Almost 100 events at Seasonax
You can now select a start and end point to examine a pattern in more detail. This is analogous to the detailed pattern analysis you know from the seasonal chart. This includes various statistics, the cumulative profit curve and the distribution chart.
Of course, it is not only the FED meeting that has an influence on prices, many other events do so too. In total, we have entered the data of almost 100 events from the following areas into Seasonax for you:
- Central Banking
- Futures Expiry
- Turn of the month
- Turn of the quarter
This gives you a wide range of events to choose from: ranging from reports such as the CPI or labor market data, to futures expiration days such as triple witching days, to calendar events.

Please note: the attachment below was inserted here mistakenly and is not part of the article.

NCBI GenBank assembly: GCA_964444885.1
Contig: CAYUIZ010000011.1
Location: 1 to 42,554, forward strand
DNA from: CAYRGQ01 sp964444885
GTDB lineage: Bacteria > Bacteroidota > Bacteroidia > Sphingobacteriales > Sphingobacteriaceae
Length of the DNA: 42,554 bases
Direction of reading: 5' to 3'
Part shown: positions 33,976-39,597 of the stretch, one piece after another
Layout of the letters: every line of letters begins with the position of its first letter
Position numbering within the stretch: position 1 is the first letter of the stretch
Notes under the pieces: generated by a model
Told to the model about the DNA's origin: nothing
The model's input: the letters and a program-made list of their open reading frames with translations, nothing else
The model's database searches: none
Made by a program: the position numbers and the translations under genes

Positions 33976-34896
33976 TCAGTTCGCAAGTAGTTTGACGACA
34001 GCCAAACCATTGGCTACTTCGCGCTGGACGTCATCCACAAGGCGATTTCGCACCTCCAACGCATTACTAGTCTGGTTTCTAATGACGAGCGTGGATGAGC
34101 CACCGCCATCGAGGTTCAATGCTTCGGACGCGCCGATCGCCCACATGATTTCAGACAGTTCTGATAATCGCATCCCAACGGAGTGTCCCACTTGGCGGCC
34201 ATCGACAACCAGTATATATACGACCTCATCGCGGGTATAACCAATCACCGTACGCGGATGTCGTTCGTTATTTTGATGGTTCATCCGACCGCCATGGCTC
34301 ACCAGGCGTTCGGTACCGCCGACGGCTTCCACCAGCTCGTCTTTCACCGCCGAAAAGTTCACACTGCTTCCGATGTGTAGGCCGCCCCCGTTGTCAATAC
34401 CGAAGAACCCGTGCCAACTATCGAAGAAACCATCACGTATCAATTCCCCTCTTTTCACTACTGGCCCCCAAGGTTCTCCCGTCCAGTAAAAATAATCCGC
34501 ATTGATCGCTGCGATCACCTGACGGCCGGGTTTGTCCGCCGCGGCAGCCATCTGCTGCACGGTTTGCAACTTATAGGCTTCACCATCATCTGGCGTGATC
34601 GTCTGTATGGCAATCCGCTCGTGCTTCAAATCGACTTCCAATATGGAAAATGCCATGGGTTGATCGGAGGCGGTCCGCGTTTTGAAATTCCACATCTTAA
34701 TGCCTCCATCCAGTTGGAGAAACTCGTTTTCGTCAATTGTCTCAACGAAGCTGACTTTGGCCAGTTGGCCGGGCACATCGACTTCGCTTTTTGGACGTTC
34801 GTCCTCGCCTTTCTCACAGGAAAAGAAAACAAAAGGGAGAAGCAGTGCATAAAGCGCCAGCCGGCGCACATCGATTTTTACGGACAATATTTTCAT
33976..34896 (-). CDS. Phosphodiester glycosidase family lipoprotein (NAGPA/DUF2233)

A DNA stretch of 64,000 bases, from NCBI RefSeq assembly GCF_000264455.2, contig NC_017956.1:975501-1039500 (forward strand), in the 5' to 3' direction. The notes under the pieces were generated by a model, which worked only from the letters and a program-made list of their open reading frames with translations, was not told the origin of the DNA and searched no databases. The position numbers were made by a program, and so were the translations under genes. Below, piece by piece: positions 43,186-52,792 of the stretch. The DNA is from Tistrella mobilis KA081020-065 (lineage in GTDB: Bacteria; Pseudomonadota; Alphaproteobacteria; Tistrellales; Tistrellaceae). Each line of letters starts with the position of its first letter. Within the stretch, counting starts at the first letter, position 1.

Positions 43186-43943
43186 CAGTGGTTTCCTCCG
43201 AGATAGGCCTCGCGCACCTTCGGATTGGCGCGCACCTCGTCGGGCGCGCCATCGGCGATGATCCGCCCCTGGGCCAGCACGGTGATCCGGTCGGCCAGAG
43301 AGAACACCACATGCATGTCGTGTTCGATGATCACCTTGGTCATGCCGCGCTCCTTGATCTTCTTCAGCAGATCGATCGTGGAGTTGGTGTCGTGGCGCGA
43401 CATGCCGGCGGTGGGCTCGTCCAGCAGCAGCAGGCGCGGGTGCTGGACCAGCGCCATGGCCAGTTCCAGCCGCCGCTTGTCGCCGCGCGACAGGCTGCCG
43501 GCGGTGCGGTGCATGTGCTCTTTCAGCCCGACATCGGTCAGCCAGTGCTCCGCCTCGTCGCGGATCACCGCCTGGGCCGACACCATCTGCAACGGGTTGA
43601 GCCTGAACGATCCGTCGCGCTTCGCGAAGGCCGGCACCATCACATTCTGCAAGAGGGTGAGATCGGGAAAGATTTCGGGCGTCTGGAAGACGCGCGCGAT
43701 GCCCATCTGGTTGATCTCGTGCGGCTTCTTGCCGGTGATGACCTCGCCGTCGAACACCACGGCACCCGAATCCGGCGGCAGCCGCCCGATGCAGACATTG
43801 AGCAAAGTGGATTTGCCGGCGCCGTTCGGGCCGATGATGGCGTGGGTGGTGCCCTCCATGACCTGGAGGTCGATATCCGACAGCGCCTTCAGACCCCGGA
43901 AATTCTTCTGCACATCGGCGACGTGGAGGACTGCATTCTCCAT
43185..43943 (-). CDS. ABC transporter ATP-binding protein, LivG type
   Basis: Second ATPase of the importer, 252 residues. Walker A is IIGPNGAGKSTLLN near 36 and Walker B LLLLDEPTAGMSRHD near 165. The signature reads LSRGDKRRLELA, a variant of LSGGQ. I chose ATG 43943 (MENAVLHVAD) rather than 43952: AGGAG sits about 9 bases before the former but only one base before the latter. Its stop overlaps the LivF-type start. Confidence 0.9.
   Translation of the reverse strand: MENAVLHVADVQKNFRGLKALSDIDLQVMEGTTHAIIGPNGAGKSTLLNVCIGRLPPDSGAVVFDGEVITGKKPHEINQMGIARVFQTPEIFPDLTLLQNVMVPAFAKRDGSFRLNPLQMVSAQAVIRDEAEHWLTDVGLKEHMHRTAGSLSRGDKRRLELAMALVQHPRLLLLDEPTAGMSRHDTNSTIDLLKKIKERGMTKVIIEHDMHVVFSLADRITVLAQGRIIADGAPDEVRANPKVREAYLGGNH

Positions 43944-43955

Of course, you can combine any event with any instrument, such as stocks, indices, currency pairs or commodities.
The event studies are a free additional offer for you as a Seasonax user – why don’t you try it out right now?
If you are afraid that the event studies will cost you extra: be happy, the event studies are an additional offer of Seasonax free of charge for our customers! The number of events available depends on the subscription plan you choose. Business users have free access to all events.
Take a look at www.seasonax.com right now! We would be pleased to hear your feedback.
Founder and Chief Analyst of Seasonax
PS: Event studies can offer you as an investor additional benefits!